History of Labour in the United States - Vol. 2

By John R. Commons; David J. Saposs et al. | Go to book overview

CHAPTER IX
THE GREAT UPHEAVAL, 1884-1886

New Economic Conditions. The difference between the labour movements in the early and the middle eighties, 357. The unskilled, 357. Extension of the railways into the outlying districts, 358. Resultant intensification of competition among mechanics, 358. Industrial expansion, 358. Growth of cities, 359. Extension of the market and the supremacy of the wholesale jobber, 359. Impossibility of trade agreements, 359. Pools, 360. Immigration, 360. The exhaustion of the public domain, 360. Peculiarities of the depression, 1883-1885, 361. Reduction in wages, 361. Effect of the depression on the other economic classes, 362. The antimonopoly slogan, 362.

Strikes and Boycotts, 1884-1885. Fall River spinners' strike, 362. Troy stove mounters' strike, 363. The Cincinnati cigar makers' strike, 363. Hocking Valley coal miners' strike, 363. The vogue of the boycott, 364. Extremes in boycotting, 365. Boycott statistics, 1884-1885, 365. Resumption of the strike movement, 366. The Saginaw Valley, Michigan, strike, 366. Quarrymen's strike in Illinois, 367. Other strikes, 367. Shopmen's strikes on the Union Pacific in 1884, and the Knights of Labor, 367. Joseph R. Buchanan, 367. The Gould railway strike in 1885, 368. Gould's surrender, 369. Its enormous moral effect, 370. The general press and the Order, 370. Keen public interest in the Order, 370. The New York Sun "story," 371. Effect on Congress, 372. The contract immigrant labour evil, 372. Situation in the glass-blowing industry, 372. The Knights and the anti-contract labour law, 373. "The Knights of Labor -- the liberator of the oppressed," 373. Beginning of the upheaval, 373. Unrestrained class hatred, 374. Labour's refusal to arbitrate disputes, 374. Readiness to commit violence, 374.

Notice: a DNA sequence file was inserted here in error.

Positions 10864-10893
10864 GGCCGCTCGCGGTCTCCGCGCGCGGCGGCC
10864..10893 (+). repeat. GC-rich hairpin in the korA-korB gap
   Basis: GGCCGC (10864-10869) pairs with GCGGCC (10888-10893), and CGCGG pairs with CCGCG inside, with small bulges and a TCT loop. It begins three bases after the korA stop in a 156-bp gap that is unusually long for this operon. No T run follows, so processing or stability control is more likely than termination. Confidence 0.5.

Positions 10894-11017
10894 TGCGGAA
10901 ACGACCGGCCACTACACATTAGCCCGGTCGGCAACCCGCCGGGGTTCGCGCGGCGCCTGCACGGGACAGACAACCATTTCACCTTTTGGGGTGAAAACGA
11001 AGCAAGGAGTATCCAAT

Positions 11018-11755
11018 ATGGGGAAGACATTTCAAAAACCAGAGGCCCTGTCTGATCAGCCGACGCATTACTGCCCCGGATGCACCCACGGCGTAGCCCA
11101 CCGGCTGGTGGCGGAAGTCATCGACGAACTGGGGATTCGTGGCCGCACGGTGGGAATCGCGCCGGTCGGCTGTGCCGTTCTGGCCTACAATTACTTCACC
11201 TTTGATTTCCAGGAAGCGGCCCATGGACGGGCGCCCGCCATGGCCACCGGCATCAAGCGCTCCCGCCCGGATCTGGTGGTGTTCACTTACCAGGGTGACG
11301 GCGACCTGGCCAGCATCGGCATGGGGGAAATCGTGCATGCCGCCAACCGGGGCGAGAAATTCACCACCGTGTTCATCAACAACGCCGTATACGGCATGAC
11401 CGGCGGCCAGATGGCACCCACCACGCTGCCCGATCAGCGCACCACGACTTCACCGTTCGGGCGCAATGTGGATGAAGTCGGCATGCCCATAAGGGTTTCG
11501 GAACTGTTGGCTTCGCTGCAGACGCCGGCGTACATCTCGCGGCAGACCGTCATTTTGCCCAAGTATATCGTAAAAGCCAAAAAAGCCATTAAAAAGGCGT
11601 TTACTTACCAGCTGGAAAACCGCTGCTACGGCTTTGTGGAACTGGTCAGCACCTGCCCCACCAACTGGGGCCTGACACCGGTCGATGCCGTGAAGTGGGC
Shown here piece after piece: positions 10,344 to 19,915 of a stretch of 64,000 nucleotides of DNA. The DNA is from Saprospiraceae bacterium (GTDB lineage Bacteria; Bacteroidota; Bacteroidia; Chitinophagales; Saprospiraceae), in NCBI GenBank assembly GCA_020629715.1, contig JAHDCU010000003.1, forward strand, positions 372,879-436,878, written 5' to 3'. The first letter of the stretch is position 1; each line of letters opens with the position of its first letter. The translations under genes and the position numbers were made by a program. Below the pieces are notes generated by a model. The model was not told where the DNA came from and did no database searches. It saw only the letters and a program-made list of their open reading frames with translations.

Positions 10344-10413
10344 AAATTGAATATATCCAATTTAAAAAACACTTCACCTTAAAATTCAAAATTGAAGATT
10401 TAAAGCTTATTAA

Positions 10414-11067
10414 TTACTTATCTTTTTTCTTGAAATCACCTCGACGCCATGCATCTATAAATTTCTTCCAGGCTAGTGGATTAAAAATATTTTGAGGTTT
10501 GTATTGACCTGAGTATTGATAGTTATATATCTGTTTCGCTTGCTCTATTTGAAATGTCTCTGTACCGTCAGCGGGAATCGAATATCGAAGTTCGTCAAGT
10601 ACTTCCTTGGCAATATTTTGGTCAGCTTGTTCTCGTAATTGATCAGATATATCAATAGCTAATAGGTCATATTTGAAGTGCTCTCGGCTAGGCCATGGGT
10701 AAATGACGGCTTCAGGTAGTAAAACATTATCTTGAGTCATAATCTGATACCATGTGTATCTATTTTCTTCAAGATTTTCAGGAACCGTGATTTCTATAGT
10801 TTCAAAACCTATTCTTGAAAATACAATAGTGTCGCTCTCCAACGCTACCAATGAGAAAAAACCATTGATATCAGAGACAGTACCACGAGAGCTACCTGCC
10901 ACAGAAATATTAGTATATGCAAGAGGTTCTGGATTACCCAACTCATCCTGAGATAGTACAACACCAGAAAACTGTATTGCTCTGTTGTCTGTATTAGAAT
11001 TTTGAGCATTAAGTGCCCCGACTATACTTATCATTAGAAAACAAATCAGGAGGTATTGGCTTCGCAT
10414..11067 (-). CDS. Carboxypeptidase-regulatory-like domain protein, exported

The Eight-Hour Issue and the Strike. Growth of trade unions, 375. New trade unions formed, 1884-1885, 375. Convention of the Federation of Organized Trades and Labor Unions, in 1884, 376. The eight-hour issue, 376. Invitation to the Knights to co-operate, 377. Referendum vote by the affiliated organisations, 377. Advantage to the trade unions from the eighthour issue, 378. Lukewarmness of the national leaders of the Knights, 378. Powderly's attitude, 378. Enthusiasm of the rank and file, 379. Pecuniary interest of the Order's organisers in furthering the eight-hour agitation, 380. Marvellous increase in the membership of the Knights, 381. Membership statistics for various States, 381. Racial composition, 382. Composition by trades, 382. The pace of organisation in Illinois by months, 382. The Southwest railway strike, 383. Its cause, 383. Its unusual violence, 383. Its failure, 384. The eight-hour strike, 384. Degree of its immediate success, 384. Its ultimate failure, 385. Unequal prestige of the Knights and the trade unions as a result of the strike, 385.

The Chicago Catastrophe. Effect of the Haymarket bomb on the eight

-356-

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